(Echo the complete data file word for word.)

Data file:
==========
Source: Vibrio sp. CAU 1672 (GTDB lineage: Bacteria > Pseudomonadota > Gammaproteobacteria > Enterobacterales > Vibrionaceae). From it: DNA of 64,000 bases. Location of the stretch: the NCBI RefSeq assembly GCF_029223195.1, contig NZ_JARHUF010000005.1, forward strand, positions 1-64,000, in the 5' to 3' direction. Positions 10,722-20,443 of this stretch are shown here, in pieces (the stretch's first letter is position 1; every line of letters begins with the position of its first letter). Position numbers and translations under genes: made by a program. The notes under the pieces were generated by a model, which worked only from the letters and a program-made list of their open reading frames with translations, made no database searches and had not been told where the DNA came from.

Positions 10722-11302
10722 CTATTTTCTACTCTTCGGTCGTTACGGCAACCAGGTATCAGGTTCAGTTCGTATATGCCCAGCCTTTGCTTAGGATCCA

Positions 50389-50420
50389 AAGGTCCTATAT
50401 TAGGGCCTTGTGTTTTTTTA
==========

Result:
Source: Vibrio sp. CAU 1672 (GTDB lineage: Bacteria > Pseudomonadota > Gammaproteobacteria > Enterobacterales > Vibrionaceae). From it: DNA of 64,000 bases. Location of the stretch: the NCBI RefSeq assembly GCF_029223195.1, contig NZ_JARHUF010000005.1, forward strand, positions 1-64,000, in the 5' to 3' direction. Positions 10,722-20,443 of this stretch are shown here, in pieces (the stretch's first letter is position 1; every line of letters begins with the position of its first letter). Position numbers and translations under genes: made by a program. The notes under the pieces were generated by a model, which worked only from the letters and a program-made list of their open reading frames with translations, made no database searches and had not been told where the DNA came from.

Positions 10722-11302
10722 CTATTTTCTACTCTTCGGTCGTTACGGCAACCAGGTATCAGGTTCAGTTCGTATATGCCCAGCCTTTGCTTAGGATCCA

Positions 50389-50420
50389 AAGGTCCTATAT
50401 TAGGGCCTTGTGTTTTTTTA